1. “Save changes”, then copy the link to the new service and share it with your advisees! 

Customized Questions at SmartEvals

It is now possible for individual instructors at K, if desired, to include customized questions (up to 5 per course) in their course evaluations at SmartEvals.

Here’s a short (3.5 minute) video demonstrating the procedure. If you want to jump right in, scroll down to see screenshots of the three important steps

We need to talk about the size of your email inbox — Josh Moon

Information Services is in the midst of a long-term project to eventually migrate our email server to a “cloud” based Office 365 system.  When this happens – likely by the end of this academic year – email quotas will substantially increase.

While email attachments are quick and familiar, sending files to each other can fill up our Sent Items folders as well as the email storage of our recipients.

Follow this link for our five suggestions on how to get files to recipients without using email attachments and filling up your storage quota.

Importing a previous course into your new Moodle site — Josh Moon

Once registration for the new term is completed, a new Moodle site will be automatically generated for your courses. If you’ve used Moodle to organize a course in the past, it is really convenient to import that existing setup into the new course. Here’s a quick video from Josh Moon showing you how to do it!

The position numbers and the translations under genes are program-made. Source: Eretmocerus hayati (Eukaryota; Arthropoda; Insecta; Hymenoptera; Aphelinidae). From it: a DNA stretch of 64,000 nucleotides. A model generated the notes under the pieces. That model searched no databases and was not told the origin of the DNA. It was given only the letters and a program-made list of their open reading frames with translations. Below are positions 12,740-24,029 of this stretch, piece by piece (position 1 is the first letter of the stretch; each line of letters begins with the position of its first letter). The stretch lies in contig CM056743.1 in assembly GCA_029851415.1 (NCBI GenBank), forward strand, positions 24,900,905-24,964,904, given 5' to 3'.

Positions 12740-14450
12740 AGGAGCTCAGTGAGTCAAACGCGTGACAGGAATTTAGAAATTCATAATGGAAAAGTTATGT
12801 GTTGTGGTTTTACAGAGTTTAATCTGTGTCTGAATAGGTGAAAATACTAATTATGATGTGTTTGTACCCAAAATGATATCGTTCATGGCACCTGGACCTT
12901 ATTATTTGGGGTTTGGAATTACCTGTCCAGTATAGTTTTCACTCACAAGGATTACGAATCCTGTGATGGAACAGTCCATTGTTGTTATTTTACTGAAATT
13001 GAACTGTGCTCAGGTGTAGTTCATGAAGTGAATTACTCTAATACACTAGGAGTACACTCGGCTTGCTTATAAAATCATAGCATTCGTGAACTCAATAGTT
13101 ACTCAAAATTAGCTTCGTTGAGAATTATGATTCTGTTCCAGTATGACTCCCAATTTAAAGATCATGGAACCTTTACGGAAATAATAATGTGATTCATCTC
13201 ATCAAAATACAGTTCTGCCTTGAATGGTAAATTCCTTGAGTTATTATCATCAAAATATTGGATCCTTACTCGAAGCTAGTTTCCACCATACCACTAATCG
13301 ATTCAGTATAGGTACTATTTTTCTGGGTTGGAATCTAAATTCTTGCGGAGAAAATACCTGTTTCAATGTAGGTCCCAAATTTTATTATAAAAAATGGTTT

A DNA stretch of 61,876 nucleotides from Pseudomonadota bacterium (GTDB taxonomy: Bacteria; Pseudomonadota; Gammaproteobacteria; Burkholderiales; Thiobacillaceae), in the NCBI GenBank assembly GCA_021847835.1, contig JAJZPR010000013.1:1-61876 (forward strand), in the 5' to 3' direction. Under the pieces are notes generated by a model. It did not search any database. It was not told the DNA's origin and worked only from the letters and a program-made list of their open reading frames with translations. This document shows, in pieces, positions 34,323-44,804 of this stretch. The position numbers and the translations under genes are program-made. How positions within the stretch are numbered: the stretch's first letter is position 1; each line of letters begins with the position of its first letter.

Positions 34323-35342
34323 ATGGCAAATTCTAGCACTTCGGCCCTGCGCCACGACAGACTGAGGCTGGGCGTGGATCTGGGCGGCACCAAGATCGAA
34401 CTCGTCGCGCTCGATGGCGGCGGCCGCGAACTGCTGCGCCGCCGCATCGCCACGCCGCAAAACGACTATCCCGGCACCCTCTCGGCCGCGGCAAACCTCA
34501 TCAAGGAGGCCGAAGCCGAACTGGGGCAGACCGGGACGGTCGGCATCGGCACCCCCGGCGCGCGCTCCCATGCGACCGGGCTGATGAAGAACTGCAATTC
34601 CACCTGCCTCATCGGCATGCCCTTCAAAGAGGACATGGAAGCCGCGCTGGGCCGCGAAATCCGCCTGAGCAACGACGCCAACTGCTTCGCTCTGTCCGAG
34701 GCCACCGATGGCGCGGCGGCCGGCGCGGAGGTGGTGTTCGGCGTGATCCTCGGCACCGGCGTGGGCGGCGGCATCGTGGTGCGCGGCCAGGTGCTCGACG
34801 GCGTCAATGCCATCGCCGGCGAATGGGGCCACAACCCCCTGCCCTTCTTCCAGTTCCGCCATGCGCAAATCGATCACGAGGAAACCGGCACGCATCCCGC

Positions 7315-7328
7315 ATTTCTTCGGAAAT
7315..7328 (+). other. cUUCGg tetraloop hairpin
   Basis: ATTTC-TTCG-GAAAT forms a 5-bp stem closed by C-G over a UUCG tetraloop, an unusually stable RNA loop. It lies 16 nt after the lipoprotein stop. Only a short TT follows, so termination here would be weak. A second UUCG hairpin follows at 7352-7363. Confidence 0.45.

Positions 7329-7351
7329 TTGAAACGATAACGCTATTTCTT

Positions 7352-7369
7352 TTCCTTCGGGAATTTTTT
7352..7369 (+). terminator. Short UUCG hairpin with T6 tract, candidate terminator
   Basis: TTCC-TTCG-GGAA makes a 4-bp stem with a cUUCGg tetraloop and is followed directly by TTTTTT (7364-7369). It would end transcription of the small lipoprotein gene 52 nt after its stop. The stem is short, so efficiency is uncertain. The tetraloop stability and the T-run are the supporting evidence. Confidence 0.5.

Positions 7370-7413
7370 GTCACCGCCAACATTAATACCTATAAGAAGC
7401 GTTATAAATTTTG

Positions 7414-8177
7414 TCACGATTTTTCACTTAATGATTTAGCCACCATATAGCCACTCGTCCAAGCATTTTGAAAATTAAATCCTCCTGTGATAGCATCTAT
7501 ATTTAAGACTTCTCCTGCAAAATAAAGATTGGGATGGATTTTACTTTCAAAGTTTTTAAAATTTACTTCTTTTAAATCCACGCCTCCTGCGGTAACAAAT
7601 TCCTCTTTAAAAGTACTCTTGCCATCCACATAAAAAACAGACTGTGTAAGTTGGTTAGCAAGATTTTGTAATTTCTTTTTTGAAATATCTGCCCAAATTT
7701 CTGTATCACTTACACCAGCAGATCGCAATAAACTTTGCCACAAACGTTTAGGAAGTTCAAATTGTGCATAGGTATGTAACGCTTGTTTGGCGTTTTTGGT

Making an Online Midterm Student Survey for Your Class

I’ve heard from lots of colleagues over the years that a quick survey of students in your class at the midpoint of the term — together with a discussion with your class about what you heard in the responses — improves the class climate and gives the instructor important feedback. Especially at this time when we’re all spending lots of time developing content for online delivery of our courses, a midterm student survey can show us which parts of our course the students appreciate and value. And just as importantly, we might learn that the students aren’t finding some parts of the course useful for their learning, in which case the instructor can stop spending so much time developing those materials!

Below are two quick (3 minutes each) videos showing how I created online student surveys in two platforms: Moodle and in Microsoft Forms.

Setting up a student survey in Moodle using the Feedback Activity

Setting up a student survey in Microsoft Forms

Granting Access to Your Stream Videos

After you upload your video to Streams, you need to choose who will be able to access it. You can allow any user with a account to see it, or you can limit access to individuals or groups of your choosing. Perhaps the most common way to do that is to grant access only to members of a Teams Channel—like for your course!

This 2-minute video demonstrates what you need: